A media object is an electronic form of content whose use with a brand can be controlled by rules and/or guidelines. Media objects can include, but are not limited to, alpha-numeric text, symbols, images, pictures, illustrations, graphics, fonts, characters, cartoons, video, color, service marks, trademarks, trade dress, audio recordings, drawings, presentations, advertisements, and the like. Additionally, a media object includes a unique identifier. In at least one embodiment, the unique identifier can be configured as metadata that can be arranged in one or more configurations, including but not limited to, XMP, EXIF, and IPTC. This metadata can include time and date information, geographic limitations, type(s) of approved uses such as an advertising campaign, and the like. Moreover, the unique identifier and/or the metadata can be employed to automatically map a media object to brand usage rules and/or guidelines.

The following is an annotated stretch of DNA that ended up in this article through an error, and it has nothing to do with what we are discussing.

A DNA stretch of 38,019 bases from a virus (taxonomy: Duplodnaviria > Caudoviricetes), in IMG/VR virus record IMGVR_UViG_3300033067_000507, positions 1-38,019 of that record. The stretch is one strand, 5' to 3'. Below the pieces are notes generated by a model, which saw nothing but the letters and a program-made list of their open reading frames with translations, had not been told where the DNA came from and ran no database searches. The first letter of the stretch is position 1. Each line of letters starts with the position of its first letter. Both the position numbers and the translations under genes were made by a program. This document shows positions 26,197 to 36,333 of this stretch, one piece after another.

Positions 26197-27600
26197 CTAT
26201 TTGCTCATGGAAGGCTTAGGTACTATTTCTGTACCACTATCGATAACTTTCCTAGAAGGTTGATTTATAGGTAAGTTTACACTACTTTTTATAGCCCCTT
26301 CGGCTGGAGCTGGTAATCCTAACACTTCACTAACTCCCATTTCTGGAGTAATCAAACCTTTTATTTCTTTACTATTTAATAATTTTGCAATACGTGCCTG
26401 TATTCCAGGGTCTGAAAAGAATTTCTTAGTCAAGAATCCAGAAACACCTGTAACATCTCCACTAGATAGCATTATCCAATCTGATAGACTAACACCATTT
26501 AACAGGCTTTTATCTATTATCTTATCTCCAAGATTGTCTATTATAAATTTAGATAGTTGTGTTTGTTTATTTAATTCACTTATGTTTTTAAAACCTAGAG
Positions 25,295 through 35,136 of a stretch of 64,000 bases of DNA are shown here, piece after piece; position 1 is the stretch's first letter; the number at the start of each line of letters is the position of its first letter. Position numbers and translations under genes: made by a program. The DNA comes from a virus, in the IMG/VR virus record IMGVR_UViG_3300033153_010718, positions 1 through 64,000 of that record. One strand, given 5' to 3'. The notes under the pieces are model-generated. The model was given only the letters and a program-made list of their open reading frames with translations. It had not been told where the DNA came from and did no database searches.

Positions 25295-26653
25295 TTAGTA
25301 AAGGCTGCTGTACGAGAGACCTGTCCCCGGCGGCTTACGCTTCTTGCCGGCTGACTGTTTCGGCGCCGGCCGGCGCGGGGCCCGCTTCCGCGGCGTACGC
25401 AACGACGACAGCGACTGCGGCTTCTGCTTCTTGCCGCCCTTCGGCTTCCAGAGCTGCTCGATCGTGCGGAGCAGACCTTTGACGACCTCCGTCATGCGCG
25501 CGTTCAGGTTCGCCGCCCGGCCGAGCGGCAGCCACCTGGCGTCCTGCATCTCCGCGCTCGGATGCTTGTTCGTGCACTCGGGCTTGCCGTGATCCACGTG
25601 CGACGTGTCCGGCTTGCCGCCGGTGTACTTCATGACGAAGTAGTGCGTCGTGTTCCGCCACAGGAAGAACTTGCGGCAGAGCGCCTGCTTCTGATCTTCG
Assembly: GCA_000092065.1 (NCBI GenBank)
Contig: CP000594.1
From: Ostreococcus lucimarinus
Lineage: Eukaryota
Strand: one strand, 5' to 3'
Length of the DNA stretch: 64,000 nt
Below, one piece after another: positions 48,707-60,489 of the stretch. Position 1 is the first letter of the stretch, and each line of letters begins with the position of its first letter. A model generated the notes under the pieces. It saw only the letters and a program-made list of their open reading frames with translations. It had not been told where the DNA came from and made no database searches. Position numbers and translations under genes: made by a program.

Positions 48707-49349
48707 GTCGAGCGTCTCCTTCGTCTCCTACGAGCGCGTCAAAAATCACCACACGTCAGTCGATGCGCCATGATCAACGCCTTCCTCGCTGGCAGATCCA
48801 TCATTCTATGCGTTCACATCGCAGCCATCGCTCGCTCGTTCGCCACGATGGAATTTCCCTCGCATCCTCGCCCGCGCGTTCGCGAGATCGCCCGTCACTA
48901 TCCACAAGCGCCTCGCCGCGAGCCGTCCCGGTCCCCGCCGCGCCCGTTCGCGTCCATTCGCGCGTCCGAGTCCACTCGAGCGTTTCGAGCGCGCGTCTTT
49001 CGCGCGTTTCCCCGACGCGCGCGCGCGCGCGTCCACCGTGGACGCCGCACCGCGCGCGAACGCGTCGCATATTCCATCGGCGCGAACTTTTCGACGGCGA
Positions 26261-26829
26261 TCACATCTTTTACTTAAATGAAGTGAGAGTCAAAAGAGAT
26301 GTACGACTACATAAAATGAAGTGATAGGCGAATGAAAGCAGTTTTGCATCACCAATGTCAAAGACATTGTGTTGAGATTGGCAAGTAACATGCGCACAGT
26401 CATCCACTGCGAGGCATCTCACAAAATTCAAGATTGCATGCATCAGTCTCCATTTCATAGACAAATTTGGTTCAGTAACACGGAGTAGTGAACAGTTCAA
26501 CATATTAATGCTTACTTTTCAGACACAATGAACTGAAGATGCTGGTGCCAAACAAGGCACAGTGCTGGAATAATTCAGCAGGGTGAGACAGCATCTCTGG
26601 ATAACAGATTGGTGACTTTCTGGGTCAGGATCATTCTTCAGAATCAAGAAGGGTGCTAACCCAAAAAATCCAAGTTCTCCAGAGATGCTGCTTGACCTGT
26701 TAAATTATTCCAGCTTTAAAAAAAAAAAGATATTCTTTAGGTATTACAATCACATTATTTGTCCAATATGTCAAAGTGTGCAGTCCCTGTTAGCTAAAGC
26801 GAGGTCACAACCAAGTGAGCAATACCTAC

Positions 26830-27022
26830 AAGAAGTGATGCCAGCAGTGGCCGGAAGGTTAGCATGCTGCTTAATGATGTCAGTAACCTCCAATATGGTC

Also, in at least one embodiment, the unique identifier for a media object can be configured as an object such as a smart object, digital object identifier (DOI), and/or a handle. This unique identifier may be included in a header of a file and/or injected into the actual data that characterizes the media object. One or more methods may be employed to inject a unique identifier into content contained in a media object's file, including, but not limited to, steganography, watermarking, and hard coding.